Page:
Writer & Artwork: Richard Corben
Publisher: Dark Horse
There is something very appealing with Richard Corben’s comics. Maybe it’s his way of telling a story; calm, haunting, dark with a great deal of sadness. Maybe it’s the artwork; solemn almost Botero-esque in their appearance with a way of expressing their feeling so they almost leap from the pages. It might also be that as a reader one is reminded of the days of Heavy Metal, both the magazine and the movie that entices or the lure of a world inspired by the likes of Poe, Lovecraft and Howard.
Rat God is released in the wake of the amazing Ragemoor, a Lovecraftian tale of a evil men and living stone, but is like his previous title Big Foot, in color. Corben’s art is often times amazing in black and white, if one is in doubt then a glance at the pages of Haunt of Horror is due, but the use of color in Rat God creates a vibrant tapestry of life that one would be hard pressed to find in other comics.
The opening issue introduces the young man Clark Elwood, very similar to H. P. Lovecraft both in countenance and attitude, who is driving on a dirt road towards the town of Lame Dog. He is looking for a woman, Kito Hontz, whom he met at Miskatonic University in legend haunted Arkham. On the road he meets her brother Chuk and they travel on together. Elwood is not a very pleasant figure and it is obvious that something has happened between him and Kito that makes him venture on this quest in the woods of New England.
Parallel to this the reader is treated to a tale of two natives being pursued by something sinister after having ventured where they should not have.
Rat God promises to be a tale honoring Lovecraft’s greatness as well as in a way criticizing his bigotry, but also following in his cultural footsteps. Corben’s artwork is beautiful and the story has a nice pace and the next four issues will hopefully prove to excite the reader.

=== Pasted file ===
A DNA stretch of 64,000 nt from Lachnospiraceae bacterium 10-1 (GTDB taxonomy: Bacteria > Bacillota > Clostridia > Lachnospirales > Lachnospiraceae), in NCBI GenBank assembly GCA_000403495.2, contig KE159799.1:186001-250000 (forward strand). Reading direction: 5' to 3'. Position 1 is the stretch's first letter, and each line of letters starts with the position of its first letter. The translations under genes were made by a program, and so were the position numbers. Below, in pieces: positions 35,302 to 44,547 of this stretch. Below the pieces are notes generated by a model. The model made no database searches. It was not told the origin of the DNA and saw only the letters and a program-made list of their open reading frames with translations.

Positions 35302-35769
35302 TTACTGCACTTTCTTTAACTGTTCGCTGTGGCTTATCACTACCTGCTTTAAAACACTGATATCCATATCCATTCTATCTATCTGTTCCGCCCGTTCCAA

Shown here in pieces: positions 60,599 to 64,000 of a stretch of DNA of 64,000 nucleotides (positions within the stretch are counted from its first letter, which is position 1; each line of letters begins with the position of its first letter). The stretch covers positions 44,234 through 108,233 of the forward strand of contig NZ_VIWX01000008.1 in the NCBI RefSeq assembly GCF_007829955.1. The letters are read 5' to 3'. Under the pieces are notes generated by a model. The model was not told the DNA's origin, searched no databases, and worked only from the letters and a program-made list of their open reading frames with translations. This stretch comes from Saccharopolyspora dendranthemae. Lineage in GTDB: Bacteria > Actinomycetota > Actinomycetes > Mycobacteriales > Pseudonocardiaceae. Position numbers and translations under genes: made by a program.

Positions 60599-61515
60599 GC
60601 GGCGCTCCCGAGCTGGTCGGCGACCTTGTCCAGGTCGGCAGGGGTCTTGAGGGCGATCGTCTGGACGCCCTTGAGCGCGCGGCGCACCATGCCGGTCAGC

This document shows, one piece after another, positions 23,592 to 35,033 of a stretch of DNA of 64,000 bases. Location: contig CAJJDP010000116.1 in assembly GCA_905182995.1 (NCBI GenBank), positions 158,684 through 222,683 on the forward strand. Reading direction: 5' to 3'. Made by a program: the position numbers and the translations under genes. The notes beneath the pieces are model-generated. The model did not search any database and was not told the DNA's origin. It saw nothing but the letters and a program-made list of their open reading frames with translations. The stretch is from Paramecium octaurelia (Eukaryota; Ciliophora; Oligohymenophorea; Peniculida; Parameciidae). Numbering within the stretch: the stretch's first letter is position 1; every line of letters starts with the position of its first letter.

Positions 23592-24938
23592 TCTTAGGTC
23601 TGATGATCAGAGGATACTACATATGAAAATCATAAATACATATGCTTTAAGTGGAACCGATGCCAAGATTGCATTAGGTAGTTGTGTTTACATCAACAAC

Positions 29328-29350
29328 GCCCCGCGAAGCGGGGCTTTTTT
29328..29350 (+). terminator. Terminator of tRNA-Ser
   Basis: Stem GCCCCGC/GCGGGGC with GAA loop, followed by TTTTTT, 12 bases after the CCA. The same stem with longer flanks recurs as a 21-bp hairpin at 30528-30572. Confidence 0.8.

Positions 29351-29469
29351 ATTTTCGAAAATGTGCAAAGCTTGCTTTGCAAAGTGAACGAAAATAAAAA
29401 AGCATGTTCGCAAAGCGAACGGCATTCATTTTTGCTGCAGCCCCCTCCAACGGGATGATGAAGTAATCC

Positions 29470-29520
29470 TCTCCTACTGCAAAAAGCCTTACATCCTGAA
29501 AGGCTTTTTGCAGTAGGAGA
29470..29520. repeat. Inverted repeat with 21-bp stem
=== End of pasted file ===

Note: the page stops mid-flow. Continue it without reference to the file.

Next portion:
Writer: Warren Ellis
Art: Colton Worley
Publisher: Dynamite Entertainment
A dead body found in the woods, a man sets himself on fire and walks into a lake and a fortune teller is haunted by a terrible visage. All these things seem connected with the town of Blackcross in Washington. A place were Rob Benton is being hidden by the FBI after witnessing a mob killing. He hasn’t coped with it well and lives like a slob in between working at the pharmacy. He is also haunted by mysterious dreams as well as texts that confuse his federal contact. Whatever is going on it seems as if it’s coming to Blackcross.
Blackcross is billed as coming from the pages of Project Superpowers, Jim Kreuger and Alex Ross’ intriguing tale using public domain super heroes. At first glance, which is all that the initial issue really gives the readers, Blackcross is a darker animal than the traditional story of super heroes. This seems more to be a crime story of the neo noir kind and that is mainly due to Worley’s haunting artwork. Though the first issue reveals very little of what one might expect in the future of this title it gives the reader enough to become invested and there are Easter eggs placed here and there for the odd golden age comic lover.